requires knowledge found in different communities, that is, across core stakeholder groups in the public data community (Ojo & Janssen, 2013). Cornford et al. (2013) stated that the availability of public data solves nothing. The data needs to be interpreted and interpretation is always a function of a collective (Cornford et al., 2013; Ojo & Janssen, 2013). To make it easier to understand the data, one proposed solution is visualization (Artigas & Chun, 2013; Graves & Hendler, 2013).

Apart from challenges related to the citizen, there are also organisational challenges coupled with open public data. There is for instance a challenge due to the complexity of the public information ecosystem (Ding et al., 2012). Many researchers are therefore addressing the need for integration and linking (Heise & Naumann, 2012; Kaschesky & Selmi, 2013; Böhm et al., 2012), where different data sets needs to be linked and connected to other data sets and services. Linking data is seen as fruitful for promoting re-use and transparency (Heise & Naumann, 2012; Böhm et al., 2012). For instance, Lofi and Krestel (2012) proposed combining information processing techniques with micro-blogging to increase transparency in political processes and to encourage internet users to participate in local politics.

3 Research approach

The purpose of this research is to understand the challenges of arranging an open public data competition. Following an interpretative tradition, we have chosen storytelling (Kendall & Kendall, 2012) as a way to study how the challenges of open public data are constructed from the perspective of the project group. Underlying the idea of storytelling and narrative inquiry we find the assumption that individuals’ sense making and construction of meaning can be captured through the stories they tell (Bailey & Tilley, 2002). Considering the need to unfold the organizational story (Kendall & Kendall, 2012) of the studied innovation competition, we therefore conducted this research as a case study (Yin, 1994; Eisenhardt & Graebner, 2007). The case concerns an innovation competition where citizens were invited to use open public data as basis for developing apps and external web-solutions (see section 4 for more details). The competition was arranged in 2012 and in 2013 as a public-private-business partnership. The case provided us with excellent access to the workings of an open innovation competition as one of the authors participated in 2012 as part of the project group arranging the completion, and in 2013 she could follow the competition as an observer.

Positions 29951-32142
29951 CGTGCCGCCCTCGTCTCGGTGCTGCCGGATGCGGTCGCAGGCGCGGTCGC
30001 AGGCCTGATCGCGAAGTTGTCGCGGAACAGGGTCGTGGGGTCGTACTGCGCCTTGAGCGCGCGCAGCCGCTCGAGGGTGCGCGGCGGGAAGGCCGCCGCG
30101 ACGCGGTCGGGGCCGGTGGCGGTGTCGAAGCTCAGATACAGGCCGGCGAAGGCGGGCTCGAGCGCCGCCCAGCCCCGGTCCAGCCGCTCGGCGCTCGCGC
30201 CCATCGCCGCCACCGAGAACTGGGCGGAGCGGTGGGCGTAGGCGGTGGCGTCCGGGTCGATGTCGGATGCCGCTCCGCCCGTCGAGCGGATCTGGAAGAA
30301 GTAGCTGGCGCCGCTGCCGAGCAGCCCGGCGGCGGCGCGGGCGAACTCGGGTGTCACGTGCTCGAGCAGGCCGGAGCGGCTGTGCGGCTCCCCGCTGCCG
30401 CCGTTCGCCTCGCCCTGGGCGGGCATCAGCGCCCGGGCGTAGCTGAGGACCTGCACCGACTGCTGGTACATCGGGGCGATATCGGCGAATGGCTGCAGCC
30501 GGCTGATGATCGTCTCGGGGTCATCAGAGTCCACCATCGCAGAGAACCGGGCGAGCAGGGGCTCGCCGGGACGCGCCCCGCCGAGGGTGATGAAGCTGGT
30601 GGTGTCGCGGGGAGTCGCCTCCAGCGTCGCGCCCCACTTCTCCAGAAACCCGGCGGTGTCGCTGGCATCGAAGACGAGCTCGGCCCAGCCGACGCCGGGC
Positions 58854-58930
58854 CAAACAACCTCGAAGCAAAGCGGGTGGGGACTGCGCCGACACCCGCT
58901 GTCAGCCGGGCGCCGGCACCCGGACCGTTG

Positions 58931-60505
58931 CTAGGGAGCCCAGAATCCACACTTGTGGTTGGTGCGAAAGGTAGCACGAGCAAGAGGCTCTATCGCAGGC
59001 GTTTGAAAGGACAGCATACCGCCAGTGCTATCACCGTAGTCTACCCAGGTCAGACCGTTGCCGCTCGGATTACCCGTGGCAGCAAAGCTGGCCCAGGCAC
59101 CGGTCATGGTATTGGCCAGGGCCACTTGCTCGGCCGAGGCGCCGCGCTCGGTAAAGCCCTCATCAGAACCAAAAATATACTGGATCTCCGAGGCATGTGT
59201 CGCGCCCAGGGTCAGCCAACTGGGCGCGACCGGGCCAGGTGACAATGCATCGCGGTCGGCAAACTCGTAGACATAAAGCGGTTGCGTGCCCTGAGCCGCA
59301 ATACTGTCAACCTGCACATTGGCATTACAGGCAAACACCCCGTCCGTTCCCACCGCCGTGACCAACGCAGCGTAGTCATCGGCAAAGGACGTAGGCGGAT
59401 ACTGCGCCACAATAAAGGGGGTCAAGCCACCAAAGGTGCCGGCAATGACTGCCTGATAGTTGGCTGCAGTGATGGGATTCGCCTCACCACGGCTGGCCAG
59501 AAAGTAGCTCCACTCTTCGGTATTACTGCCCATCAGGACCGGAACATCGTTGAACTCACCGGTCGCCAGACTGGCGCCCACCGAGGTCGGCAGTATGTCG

3.1 Data Collection

The empirical material is based on a collection of different sources such as interviews, participation, observations, documents, and informal discussions between and during meetings. The participation consisted of 17 project events (Table 1) from the first idea until the evaluation of the innovation competition. The participation material consisted mainly of notes1. The notes were minutes from meetings, i.e. they were records of the happenings during the meeting and the decisions taken from April 2012 to December 2013, a period of 20 months.

We also carried out interviews (n=7, Table 2) with the members of the project group as well as an interview with a person with extensive experience in arrangement open data competitions. The purpose of the interviews was to get multiple perspectives of the events (Creswell, 2007). The interviews were performed after the competitions first setup in 2012 and before the second setup in 2013. Using our experience of participating in the organization of the competition as a basis for the interviews, we could follow up events, and in more detail ask the respondents to narrate about their experiences of participating in the project and their work with promoting open public data. We asked questions to keep the story going and these questions were developed throughout the interview to stimulate further reasoning by alluding to the topic discussed. In average, the interviews lasted for about one hour each and they were recorded and transcribed.


Table 1 Data collection – competition

Project activities When

Seminar arranged by the County Administrative Board about Open Data

(which led to the idea to the competition) April 2012

First meeting with the representative from the municipality (aim,

creating the project and a project group) May 2012

First meeting with one of the representatives from the university (aim,

creating the project and a project group) May 2012

Second meeting with the representative from the municipality (aim,

creating the project and a project group) June 2012

Second meeting with one of the representatives from the university